Properly Plan or Possibly Suffer the Fate of the Banton Family
Properly Plan or Possibly Suffer the Fate of the Banton Family
Taking the initiative to properly plan your affairs will reduce the likelihood that you or your loved ones will suffer the fate of the Banton family. If you doubt the importance of proper planning and taking appropriate measures to protect yourself and your family, consider the following reported case.
George Banton was frail, incontinent, hearing impaired and unable to walk. He was vulnerable and Muna Yassin, a waitress in the restaurant located in Mr. Banton’s nursing home, took advantage of him and his family.
How were Mr. Banton’s five children disinherited? Very simply, 31 year old Muna seduced 88 year old George into marrying her.
Muna didn’t stop at marriage, however. She coerced George into making two new wills, which left his entire estate to her. Muna gave instructions to the lawyer who prepared George’s new wills. Muna took George to his bank to withdraw significant sums of money. When the bank refused to allow George to withdraw funds, Muna was persistent in her demands that George be allowed to withdraw his money. Muna was so persistent that the bank representative wrote to the Public Guardian and Trustee indicating that George’s assets would fall into “malicious” hands if a statutory guardian wasn’t appointed.
The Public Guardian and Trustee commenced proceedings to be appointed George’s statutory guardian of property but George died before that proceeding was completed.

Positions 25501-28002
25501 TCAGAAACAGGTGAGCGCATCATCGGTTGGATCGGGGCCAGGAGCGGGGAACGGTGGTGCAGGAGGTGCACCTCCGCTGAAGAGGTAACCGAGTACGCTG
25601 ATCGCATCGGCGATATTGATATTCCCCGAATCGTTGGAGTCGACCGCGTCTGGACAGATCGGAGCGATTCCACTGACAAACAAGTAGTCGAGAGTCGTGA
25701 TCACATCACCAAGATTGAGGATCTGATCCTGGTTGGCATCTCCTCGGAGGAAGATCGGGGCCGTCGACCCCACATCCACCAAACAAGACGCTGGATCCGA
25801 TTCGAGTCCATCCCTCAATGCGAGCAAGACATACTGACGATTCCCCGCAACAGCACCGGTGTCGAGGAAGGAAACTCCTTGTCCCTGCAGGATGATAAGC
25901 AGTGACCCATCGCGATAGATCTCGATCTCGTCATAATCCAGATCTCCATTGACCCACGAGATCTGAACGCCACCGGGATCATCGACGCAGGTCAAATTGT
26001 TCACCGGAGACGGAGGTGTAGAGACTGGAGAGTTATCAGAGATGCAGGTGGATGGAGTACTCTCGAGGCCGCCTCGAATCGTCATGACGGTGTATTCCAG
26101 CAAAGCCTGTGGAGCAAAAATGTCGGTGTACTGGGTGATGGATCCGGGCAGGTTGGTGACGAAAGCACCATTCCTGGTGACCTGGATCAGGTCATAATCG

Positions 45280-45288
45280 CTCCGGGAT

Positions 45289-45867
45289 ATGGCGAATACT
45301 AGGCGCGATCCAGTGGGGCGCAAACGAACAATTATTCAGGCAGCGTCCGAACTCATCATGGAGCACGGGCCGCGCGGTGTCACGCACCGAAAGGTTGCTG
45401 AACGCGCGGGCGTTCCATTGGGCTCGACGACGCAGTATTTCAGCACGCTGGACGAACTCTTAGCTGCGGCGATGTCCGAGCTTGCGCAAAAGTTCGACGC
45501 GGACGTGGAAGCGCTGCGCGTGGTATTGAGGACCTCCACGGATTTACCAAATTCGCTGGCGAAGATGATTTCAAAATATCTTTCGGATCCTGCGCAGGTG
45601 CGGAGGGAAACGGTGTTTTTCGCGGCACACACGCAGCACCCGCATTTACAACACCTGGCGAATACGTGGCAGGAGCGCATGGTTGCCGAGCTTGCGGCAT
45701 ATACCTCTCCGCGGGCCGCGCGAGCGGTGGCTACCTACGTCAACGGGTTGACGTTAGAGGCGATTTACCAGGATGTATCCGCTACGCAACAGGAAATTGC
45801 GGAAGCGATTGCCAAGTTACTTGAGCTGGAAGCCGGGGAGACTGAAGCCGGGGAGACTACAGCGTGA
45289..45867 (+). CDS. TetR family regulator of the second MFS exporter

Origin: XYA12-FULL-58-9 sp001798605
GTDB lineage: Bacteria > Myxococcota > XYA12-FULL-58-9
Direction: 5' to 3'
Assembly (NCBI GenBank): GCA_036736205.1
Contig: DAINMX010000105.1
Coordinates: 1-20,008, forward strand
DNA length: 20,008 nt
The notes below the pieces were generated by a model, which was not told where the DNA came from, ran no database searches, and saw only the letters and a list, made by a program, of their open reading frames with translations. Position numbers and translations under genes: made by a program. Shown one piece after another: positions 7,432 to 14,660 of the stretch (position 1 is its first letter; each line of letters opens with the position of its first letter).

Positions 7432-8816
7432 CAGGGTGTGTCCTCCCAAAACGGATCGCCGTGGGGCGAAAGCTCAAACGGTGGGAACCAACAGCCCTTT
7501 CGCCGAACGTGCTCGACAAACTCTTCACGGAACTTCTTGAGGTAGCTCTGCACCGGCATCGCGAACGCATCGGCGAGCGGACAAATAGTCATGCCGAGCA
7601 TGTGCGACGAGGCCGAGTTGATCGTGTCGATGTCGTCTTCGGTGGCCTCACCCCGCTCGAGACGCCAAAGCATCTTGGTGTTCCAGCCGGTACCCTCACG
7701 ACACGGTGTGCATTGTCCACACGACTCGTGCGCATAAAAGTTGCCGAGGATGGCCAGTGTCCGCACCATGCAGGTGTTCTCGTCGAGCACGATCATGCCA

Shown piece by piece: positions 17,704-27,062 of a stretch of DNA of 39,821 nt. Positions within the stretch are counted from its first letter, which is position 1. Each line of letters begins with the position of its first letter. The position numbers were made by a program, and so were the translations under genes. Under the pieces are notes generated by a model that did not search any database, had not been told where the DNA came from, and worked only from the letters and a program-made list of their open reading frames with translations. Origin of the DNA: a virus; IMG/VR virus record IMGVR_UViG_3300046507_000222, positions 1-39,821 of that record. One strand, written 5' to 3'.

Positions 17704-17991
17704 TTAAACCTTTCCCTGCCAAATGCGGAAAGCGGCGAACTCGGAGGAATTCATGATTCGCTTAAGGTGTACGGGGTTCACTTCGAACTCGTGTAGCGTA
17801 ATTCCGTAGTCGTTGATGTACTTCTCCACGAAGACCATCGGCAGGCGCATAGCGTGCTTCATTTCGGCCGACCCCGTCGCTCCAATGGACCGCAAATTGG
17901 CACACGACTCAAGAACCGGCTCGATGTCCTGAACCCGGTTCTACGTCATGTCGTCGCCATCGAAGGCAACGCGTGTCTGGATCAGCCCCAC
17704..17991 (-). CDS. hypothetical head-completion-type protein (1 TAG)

After George’s death, Muna and George’s children battled in Court over George’s assets. Of the many issues to be decided, the significant issues included the validity of George’s new Wills and the validity of George’s marriage to Muna.
In the end, Muna won. She took the bulk of George’s Estate when George passed away. The question that remains is how could this happen?
George’s children alleged their father did not have the required mental capacity to make a valid Will. They also attacked the Wills, alleging that Muna coerced George into making the Wills.
George’s children succeeded in attacking the Wills. The Court found that George lacked the required mental capacity to execute either Will. Justice Cullity also found that Muna forced George to execute the Wills, such that the Wills were not an expression of George’s wishes; they were an expression of Muna’s wishes.
The matter didn’t end there, however. If George’s marriage was valid, George’s previous Wills would be revoked by virtue of section 16 of the Succession Law Reform Act. Given the invalidity of the Wills executed after the marriage, section 16 would result in George dying without a valid Will at all. So what then?
By way of background, sections 45 and 46 of Ontario’s Succession Law Reform Act dictates that in circumstances where a person dies without a valid Will and is survived by a spouse and children, the surviving spouse gets the first $200,000.00 of the Estate of his or her deceased spouse and one-third of the assets in excess thereof. Accordingly, in Banton, the Act would result in Muna getting the bulk of the Estate if the marriage was valid.
The Court struggled with this issue. Did George marry voluntarily? Did George consent to marry? Did George have the mental capacity to marry?